My thanks to Victoria (Tori) Zigler for the below guest post. I meant to post this weeks ago. However, with the need to do housework, answer emails, varnish my toenails and so many other things, I have only just got round to doing so! Did someone just accuse me of procrastination!
We all know how it starts. We have the best intentions when it comes to writing, but then we think of something we must do first, and then… Wait. What happened to the last two hours?
Ah, yes. Procrastination. It does wonders for keeping up with housework, or what family and friends are posting on social media. But it’s not so great for getting that novel written, or trying out that new poetry form you read about the other day.
I used to be fantastic at avoiding procrastination. You only have to look at my list of published works to see that. But nobody’s perfect, and at some point we all stumble on that road to success, and none of us is immune to procrastination, unfortunately.
I’m sure many people have stories from last year similar to mine: I went in to 2020 with high hopes. I’d finally gotten my backlist available in audio. My health was stable enough I was spending more time at home than in hospital. The awful neighbour we’d had living below us was gone. And I’d finally figured out how to make the dogs let me get some writing done most days. It was going to be a great year for writing!
Until it wasn’t.
At first, even with the pandemic hitting, I managed to limp along with my writing plans, despite fighting anxiety issues. Then some things happened in my personal life. I ended up in a situation where I had to move twice in six months, during which a family member who had always been a big part of my life died, both situations made even more difficult to deal with because of pandemic-related restrictions. Of course, it was my writing that suffered for it. After all, with all that to deal with, nobody could expect me to even feel much like writing, let alone actually find time and energy to do so, right?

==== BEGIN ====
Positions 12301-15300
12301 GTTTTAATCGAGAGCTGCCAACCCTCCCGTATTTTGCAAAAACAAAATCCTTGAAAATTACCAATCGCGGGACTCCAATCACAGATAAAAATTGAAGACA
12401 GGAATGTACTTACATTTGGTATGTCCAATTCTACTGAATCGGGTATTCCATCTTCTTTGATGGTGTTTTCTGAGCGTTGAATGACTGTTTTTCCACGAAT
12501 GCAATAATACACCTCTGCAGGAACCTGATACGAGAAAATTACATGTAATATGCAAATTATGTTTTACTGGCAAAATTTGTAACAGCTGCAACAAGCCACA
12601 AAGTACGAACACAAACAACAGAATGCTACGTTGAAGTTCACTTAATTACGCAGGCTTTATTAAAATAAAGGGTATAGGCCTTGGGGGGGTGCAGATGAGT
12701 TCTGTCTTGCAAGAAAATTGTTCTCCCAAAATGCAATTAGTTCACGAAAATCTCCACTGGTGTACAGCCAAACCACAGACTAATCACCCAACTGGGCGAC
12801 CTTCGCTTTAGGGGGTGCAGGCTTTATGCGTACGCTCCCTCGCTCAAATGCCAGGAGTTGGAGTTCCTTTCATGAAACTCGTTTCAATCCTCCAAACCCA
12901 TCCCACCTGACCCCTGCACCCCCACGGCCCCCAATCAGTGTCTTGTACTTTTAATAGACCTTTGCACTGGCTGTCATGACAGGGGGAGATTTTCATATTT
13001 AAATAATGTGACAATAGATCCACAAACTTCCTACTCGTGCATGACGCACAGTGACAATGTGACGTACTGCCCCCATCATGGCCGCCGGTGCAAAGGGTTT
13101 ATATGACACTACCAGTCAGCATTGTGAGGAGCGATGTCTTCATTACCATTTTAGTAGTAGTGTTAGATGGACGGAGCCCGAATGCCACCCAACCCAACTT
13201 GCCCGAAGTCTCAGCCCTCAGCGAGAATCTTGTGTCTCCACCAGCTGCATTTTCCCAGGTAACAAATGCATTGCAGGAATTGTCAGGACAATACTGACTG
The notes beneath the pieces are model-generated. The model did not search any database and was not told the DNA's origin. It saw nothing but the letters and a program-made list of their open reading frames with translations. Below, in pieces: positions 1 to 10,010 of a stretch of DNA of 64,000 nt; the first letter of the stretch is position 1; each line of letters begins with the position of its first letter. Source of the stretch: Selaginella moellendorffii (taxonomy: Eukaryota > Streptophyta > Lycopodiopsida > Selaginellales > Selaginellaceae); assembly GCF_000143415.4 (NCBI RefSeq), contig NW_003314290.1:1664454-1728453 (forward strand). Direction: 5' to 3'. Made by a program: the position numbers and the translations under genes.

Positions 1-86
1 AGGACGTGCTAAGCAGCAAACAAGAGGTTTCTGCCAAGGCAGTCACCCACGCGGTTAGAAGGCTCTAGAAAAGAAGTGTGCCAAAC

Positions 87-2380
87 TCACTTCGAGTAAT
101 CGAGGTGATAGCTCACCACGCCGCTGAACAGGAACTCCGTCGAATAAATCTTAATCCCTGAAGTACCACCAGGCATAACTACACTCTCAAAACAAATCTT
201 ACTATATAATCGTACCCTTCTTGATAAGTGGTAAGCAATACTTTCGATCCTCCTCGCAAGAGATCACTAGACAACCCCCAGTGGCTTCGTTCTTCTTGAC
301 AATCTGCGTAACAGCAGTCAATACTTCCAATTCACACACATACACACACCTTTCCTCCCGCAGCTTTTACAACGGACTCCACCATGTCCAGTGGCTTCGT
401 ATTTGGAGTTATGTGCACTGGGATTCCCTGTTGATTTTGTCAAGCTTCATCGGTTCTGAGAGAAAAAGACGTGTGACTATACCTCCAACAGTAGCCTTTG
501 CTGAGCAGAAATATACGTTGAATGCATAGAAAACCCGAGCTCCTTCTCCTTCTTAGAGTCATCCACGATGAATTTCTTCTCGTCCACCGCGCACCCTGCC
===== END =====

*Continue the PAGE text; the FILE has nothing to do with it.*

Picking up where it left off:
Unfortunately, while it’s true there are times when other things have to take priority over your writing, and last year certainly held a lot of those for us all, it’s very easy for those reasons to become excuses, and for you to fall in to the trap of writerly procrastination. But, sooner or later, you have to figure out how to take up that pen – or keyboard – and get back to writing again.
With that in mind, here are some tips for fighting procrastination. Many of these have been mentioned by others before, but I know I could use the reminder, even if you don’t need it. They’ve worked for me in the past, so I’m hoping they will again, and maybe they’ll help you too. Feel free to add your own in the comments if I missed any.
1. No matter what’s keeping you from your writing, set yourself a date to get back to work, and stick to it. Treat it like an appointment that can’t be missed, or the first day back at a day job after time off. If life keeps throwing obstacles in your way, or you’re dealing with a situation or change in circumstances with no end in sight, find a way to carve out your writing time anyhow. Sometimes it’s the only way.
2. Make sure everyone – especially those sharing your household – is aware of your intentions, and that they know there’s a day and time they need to leave you alone. Make them respect this, even if you have to resort to bribery. This is sometimes easier said than done, but find a way to make it happen.
3. Don’t answer the phone. Just don’t. If it helps, unplug the main phone, and turn off your mobile. It’s OK to be out of touch for a while… Honest!
4. Do not under any circumstances check social media or eMails during your writing time. Set aside time to do that either before or after your designated writing time.
5. Resist the urge to look things up during your writing session. If you need to know certain facts to accurately write a specific scene, just make a note of it somewhere and move on. It really is OK to do that. That’s the beauty of a first draft. You can plan a research session for another time, when it’s OK if you get lost down research rabbit holes. Now is for writing, and only writing!